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From a little bit of research on bitcoin, I have discovered that they remove the centralised middle man from individuals transactions ie. a Bank, PayPal, ect.. and make it easier to transfer money peer to peer.

Obviously bitcoin is not ready to go mainstream as yet as there have been heaps of hacking, but I’m thinking about a future in which people will be able to use a more secure version.

I am making the assumption that decentralised communities are more sustainable, but I think crypto currencies seem to make this decentralisation more of a reality.

Is this thinking correct? Or am I making false conclusions ?

I don’t want to ask this question in a bitcoin forum as the responses I would like are based on bitcoin potentials to help the earths environment sustainability thought enabling decentralisation,

This not a pure question about bitcoin itself and please don’t answer with the intricacies of bitcoin.

Thanks, Ben

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Another sustainability aspect of bitcoin (and cryptocurrencies in general) is the electricity consumption of mining:

"The electricity used to mine bitcoin this year is bigger than the annual usage of 159 countries" (http://businessinsider.de)

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they remove the centralised middle man from individuals transactions

Indeed. However, this doesn't mean that the resulting system is more sustainable.

people will be able to use a more secure version.

Security is not the #1 concern with BTC. I would be much more worried about volatility. Providing security is an engineering exercise. Stability, however, is not at all straightforward to achieve.

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No, decentralised currencies won't help society be more sustainable.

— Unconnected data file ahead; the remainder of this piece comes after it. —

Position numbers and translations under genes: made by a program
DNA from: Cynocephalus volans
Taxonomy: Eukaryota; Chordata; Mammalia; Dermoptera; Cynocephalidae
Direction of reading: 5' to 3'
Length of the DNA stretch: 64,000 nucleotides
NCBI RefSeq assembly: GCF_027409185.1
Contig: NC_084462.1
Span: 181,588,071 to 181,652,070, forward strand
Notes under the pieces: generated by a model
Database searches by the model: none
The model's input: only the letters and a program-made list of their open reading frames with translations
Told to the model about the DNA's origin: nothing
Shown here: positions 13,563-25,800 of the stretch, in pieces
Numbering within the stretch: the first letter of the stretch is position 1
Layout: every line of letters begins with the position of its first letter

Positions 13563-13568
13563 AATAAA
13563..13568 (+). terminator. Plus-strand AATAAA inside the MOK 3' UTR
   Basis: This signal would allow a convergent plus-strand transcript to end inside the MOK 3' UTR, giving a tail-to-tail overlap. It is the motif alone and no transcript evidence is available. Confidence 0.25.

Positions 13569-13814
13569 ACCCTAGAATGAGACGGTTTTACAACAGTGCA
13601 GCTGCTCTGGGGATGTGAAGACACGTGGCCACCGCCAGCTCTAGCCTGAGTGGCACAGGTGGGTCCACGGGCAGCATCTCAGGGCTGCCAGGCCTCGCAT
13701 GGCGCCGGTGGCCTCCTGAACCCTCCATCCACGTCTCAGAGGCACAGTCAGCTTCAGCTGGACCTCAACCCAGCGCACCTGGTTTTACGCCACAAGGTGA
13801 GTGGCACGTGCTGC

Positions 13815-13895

Removing the role of a Central Bank makes it much harder to cope with macroeconomic changes in circumstances. There's nothing sustainable about making the whole economy more volatile.

am making the assumption that decentralised communities are more sustainable

That's a really big assumption, and I'm not sure it's tenable.

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Communities are more than what currency they are using, whether Bitcoin or cash or debit/credit cards (considering a debit/credit card as a proxy for cash). Thinking about what makes a currency useful there are a couple of important characteristics: stability of value, portability, and acceptability for transactions.

Bitcoin fails on two of these at the moment, stability of value and acceptability. Acceptability is improving as more people are willing to accept Bitcoin as a currency.

Because Bitcoin is a peer to peer currency and digital and pseudo-anonymous Wikipedia topic Bitcoin. So it does have characteristics that are attractive to people who want to be as independent as possible. And there are crypto-currencies other than Bitcoin The 6 Most Important Cryptocurrencies Other Than Bitcoin and it appears at this time that since the value of these currencies vary depending on the Bitcoin market rate and that Bitcoin seems to be a kind of commodity, it will probably remain fairly volatile in value. See Meet the millennials making big money riding China's bitcoin wave.

What provides national currencies such as the dollar and the euro their reasonable level of stability of value is the central bank. One reason the US created the Federal Reserve was to provide stability of value, History of central banking in the United States.

The characteristics of sustainable communities (see Wikipedia topic Sustainable community and Sustainable Communities at HUD ) tend to be different for different people. The main principle most agree on is Sustainable living however what that actually means varies depending on the community being discussed.

"Decentralized community" is actually a pretty vague term though this paper, Decentralization and Community Empowerment: Does community empowerment deepen democracy and improve service delivery? has a nice discussion on the concept and how it promotes a more egalitarian society.

A decentralized community is not necessarily more sustainable in terms of reduced ecological footprint, carbon and other emissions, etc. Sustainable communities are communities where the people living there pursue sustainable life styles and they pursue these life styles together supporting each other.

There are some parts of a high density, sustainable community which requires centralization in order to be economically viable and sustainable. While high density and sustainable don't seem to go together, people are migrating from rural, low density communities to urban, high density communities all over the world. See URBANIZATION AND THE MASS MOVEMENT OF PEOPLE TO CITIES and Migration and Its Impact on Cities

See What drives cities to pursue sustainability policies? and the postings in World Bank blogs - Sustainable Cities as well as Pursuing Sustainable Communities: Looking Back, Looking Forward.

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